After the Koko Crater tramway, built in 1942, and the military radar station at the Koko Crater Summit it served, were deactivated and turned over to the City and County of Honolulu in 1966, the empty track and trestles were embraced by the public as an improvised hiking trail, nicknamed the “Stairmaster from hell.”
Since then the trail and tracks have suffered significant erosion and degradation due to weathering and heavy use by sightseers and exercise buffs. In 2019 alone, the nonprofit Kokonut Koalition estimates, nearly 300,000 people climbed the trail, using the ties as steps.
“There are fewer than 800 wooden tramway ties left of the original 1,048, and the tramway is losing about one tie a week,” said David Nixon, president of the coalition, which was founded in 2019 by regular tramway hikers who proposed to the city that they join in “a public-private partnership to conduct emergency repairs. We would be the muscle, and the city would help fund it.”
On Monday morning the city and the community group announced an agreement had been signed, proof of which was visible in the approximately 70 new steps that had been placed to fill gaps in the stairway since the all-volunteer coalition began work Dec. 9.
The Honolulu City Council and Mayor Kirk Caldwell allocated $1 million toward immediate and long-term tramway repairs in 2019, nearly $74,000 of which was used by the city to procure supplies for immediate repairs and improvements to be performed by Kokonut Koalition.
“One of the downsides to having such amazing natural beauty and gorgeous weather year-round is that our public facilities tend to get loved to death,” Honolulu Department of Parks and Recreation Deputy Director Michele Nekota said in a statement. “While the tramway was not intended to be a public recreational hike, the community has made it clear that this summit access is a resource they want to maintain.”
Nixon said that after the coalition put together a plan with the help of an engineering firm, acquired materials and trained volunteers, the work had been going more rapidly than anticipated.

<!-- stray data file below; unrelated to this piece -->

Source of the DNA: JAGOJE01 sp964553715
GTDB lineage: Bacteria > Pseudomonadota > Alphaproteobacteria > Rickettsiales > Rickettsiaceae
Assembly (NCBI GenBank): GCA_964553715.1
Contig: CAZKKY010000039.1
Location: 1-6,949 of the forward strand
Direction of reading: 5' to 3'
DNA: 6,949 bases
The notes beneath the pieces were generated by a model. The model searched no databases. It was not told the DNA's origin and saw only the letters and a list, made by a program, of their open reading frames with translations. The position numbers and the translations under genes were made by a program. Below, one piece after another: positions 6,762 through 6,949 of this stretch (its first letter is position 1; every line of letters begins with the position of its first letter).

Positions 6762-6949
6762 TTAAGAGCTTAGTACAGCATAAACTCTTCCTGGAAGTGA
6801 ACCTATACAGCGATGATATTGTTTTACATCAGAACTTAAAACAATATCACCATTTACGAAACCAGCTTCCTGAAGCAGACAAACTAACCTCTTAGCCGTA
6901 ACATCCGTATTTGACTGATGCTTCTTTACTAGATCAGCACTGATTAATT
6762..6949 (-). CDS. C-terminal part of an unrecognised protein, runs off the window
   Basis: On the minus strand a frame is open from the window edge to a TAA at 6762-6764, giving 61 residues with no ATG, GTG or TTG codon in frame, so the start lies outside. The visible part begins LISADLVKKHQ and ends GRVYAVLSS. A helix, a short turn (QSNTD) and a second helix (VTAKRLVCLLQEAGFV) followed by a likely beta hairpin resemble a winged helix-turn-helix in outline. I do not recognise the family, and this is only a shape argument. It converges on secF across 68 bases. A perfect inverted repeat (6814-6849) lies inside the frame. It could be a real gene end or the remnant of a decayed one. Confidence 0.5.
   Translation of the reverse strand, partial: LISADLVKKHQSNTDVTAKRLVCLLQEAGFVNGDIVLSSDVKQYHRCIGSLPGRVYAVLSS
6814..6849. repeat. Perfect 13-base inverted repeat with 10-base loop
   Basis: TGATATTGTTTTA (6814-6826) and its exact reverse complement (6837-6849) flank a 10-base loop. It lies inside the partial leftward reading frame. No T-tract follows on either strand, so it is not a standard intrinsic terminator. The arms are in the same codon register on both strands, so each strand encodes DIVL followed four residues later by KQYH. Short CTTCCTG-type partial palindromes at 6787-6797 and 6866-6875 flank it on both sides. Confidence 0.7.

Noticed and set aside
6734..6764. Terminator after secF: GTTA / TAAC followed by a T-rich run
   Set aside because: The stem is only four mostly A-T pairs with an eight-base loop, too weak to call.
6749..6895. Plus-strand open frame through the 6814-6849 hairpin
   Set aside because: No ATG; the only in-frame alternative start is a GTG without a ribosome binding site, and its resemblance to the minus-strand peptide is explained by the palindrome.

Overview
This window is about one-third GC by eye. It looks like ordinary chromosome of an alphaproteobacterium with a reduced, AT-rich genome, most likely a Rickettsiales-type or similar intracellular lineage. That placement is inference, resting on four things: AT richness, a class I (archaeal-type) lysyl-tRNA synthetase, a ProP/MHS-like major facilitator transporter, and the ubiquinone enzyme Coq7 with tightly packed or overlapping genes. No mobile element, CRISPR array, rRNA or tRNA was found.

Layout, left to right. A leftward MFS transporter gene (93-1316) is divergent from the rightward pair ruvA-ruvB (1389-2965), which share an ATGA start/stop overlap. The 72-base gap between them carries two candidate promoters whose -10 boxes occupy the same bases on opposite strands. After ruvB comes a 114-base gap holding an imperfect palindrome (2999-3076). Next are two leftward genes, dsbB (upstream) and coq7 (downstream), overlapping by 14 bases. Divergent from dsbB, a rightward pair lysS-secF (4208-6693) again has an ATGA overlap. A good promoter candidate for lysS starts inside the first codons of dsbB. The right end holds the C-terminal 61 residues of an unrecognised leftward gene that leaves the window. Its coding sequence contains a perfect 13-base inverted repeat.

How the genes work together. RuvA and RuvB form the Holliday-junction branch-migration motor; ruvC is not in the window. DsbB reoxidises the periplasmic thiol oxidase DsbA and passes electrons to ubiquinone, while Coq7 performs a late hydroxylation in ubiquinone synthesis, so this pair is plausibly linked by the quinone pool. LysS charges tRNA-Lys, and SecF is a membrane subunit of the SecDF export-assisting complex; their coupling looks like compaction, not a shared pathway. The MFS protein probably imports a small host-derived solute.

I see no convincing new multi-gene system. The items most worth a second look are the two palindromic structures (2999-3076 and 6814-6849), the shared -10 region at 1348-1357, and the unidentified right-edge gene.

“I thought it would take one to 1-1/2 years, but we’re going much more quickly than that,” the Kalama Valley resident said.
The original wooden railroad ties are being replaced with ties made of outdoor timber measuring about 4 by 8 feet, and gravel and concrete are being laid to fill in the pukas between the tramway and the eroded ground beneath it, as well as the erosion at the sides of the trail, which varies from 10 to 12 feet in width, Nixon added.
As coalition members work on the tramway, they are also getting volunteer help from hikers passing by.
“People just kind of spontaneously ask us every day, ‘Can I help?’ We say, ‘Yeah, grab that bucket, fill it with gravel and carry it up,” Nixon said.
He estimated the emergency repairs would last three to five years, “which is great to buy us time to slow down the erosion until a longer-term solution can be implemented so it’ll be here 30 years from now.”
People also can help by donating money at kokonutkoalition.org, he said, as they were running out of supplies.
DPR spokesman Nathan Serota said the trail was being kept open during the repair work, but asked the public to be considerate and safe.
“We want people to please be cognizant of volunteers, try to give them as much space as possible,” he said, adding that the city also asked hikers to wear masks when passing others.
Serota encouraged volunteering. “I carried up a couple of buckets this morning, and my arms are a little sore but it’s a satisfying feeling.”
Nixon said coalition members generally work on the trail from 7 a.m. to 1 p.m. daily. Follow the Kokonut Koalition on Facebook or Instagram. An interactive tramway map tracking the repairs can be found at shorturl.at/jAMY7.
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